Having played almost a quarter of the NHL season, it's time to get a read on The Replacements.
It's time to figure out if the six key new Flames are making an impact.
By winning all four games on their recent homestand to pull above .500, the Flames are beginning to show the form expected of them. But did GM/head coach Darryl Sutter make all the right moves in the off-season? It's too early to tell for certain but let's look at the early results:
Being the No. 1 centre alongside Jarome Iginla is an envious position and players around the league would salivate at the opportunity.
Langkow took over that spot from Craig Conroy and many thought the former Phoenix Coyote would elevate his game to a new level and maybe even attain a point-per-game pace.
So far, he hasn't delivered.
Langkow is on pace for his worst season since 1998-99. Having collected goal totals of 27, 20 and 21 during his three seasons in Phoenix, he's on his way to a 15-goal campaign.
He's headed for a 50-point campaign, down from his career high of 62.
Seeing as Conroy is on a point-per-game pace, Langkow must pick it up to make fans forget the popular former captain.
It was a safe bet the veteran wouldn't regain the 40-goal touch he displayed in the late '90s.
Surprising, though, is how much trouble Amonte is having lighting the lamp.
Coming off back-to-back 20-goal seasons, hopes were Amonte would push the 30-goal barrier on a line with Iginla.
If he converted even a quarter of his scoring chances on a nightly basis, he'd be well on his way.
Instead, Amonte is on pace for 15 goals.
Away from the puck, Amonte has been good. He's generating scoring chances for himself and Iginla and he's serving well as a penalty killer.
Still, who would've thought he'd only score three times by this point -- and only once in the last 13 games? By comparison, the departed Martin Gelinas -- who skated much of the time on left wing with Iginla -- has four goals in Florida.
Among the top three Flames in ice time, Hamrlik is tied for second on the team with 10 points and is being used in all situations.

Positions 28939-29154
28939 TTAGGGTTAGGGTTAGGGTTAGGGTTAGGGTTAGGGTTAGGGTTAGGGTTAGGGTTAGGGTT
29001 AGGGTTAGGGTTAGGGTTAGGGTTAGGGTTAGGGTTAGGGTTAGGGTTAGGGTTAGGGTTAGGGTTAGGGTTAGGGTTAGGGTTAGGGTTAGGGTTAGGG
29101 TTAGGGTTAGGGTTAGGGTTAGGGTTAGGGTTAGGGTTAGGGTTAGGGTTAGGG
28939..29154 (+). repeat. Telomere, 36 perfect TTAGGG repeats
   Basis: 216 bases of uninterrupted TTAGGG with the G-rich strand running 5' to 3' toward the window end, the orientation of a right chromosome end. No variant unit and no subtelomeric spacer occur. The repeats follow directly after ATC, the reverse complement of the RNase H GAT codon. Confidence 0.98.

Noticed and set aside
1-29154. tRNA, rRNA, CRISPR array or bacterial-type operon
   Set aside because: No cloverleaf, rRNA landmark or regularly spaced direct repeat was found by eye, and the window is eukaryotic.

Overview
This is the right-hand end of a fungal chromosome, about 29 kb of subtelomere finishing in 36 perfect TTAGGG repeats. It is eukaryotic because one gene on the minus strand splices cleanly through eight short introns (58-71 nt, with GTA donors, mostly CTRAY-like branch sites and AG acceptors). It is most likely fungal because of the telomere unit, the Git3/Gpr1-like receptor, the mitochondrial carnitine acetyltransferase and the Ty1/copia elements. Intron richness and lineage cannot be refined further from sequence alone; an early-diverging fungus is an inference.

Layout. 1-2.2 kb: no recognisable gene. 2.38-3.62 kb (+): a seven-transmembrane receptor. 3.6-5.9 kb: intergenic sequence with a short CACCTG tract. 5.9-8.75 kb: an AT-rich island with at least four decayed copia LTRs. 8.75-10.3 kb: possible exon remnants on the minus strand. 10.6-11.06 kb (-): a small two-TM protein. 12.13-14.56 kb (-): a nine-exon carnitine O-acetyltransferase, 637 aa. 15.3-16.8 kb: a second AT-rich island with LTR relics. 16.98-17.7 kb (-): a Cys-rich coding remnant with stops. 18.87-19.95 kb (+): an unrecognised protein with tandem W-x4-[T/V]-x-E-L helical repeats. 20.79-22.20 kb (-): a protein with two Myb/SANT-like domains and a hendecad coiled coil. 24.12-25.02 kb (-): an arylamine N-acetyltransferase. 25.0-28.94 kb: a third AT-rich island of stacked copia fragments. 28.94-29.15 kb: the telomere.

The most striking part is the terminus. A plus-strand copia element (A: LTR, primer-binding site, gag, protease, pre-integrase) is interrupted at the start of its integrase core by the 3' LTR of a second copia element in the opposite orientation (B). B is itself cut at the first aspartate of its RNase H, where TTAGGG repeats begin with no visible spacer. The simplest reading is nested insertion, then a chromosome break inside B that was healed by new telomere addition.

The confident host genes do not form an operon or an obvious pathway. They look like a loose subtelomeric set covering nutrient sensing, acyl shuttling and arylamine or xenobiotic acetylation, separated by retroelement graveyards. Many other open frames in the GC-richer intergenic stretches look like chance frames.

The blueliner has been solid but not spectacular, aside from his clutch third-period goal Monday night.
Should Calgary's powerplay continue to climb the rankings (11-for-66 in the last 10 games), he'll become an even bigger offensive force.
Toni Lydman, dealt to Buffalo after the Hamrlik signing, missed a handful of games due to an injury but leads the Sabres in ice time while netting one goal and four assists.
The rookie rearguard is on pace for a 20-goal, 50-point season.
Phaneuf, whose graduation to the NHL made the hard-hitting Denis Gauthier expendable, has delivered everything advertised and more.
He was arguably the team's best player through the first month and is still gaining confidence.
The return of Robyn Regehr will help Phaneuf in the long run, too, by allowing him to play fewer minutes per night, especially against the top lines.
Providing both grit and veteran savvy, McCarty has delivered all that's been asked of him and more.
Sure, he's not going to be a
15-goal scorer but McCarty provides plenty of energy each and every night.
While Ville Nieminen, who signed with the New York Rangers, has more offensive upside and serves well as an agitator, McCarty doesn't have Nieminen's penchant for foolish penalties.
Wiemer, in a checking-fourth-line role, is counted on for grit up to 10 minutes a game. After being scratched a few times early, he's been better recently, even receiving some powerplay duty.
His predecessor, Chris Clark, may attain career-best numbers in Washington but wouldn't receive the same ice time in Calgary, which has a much better set of right wingers.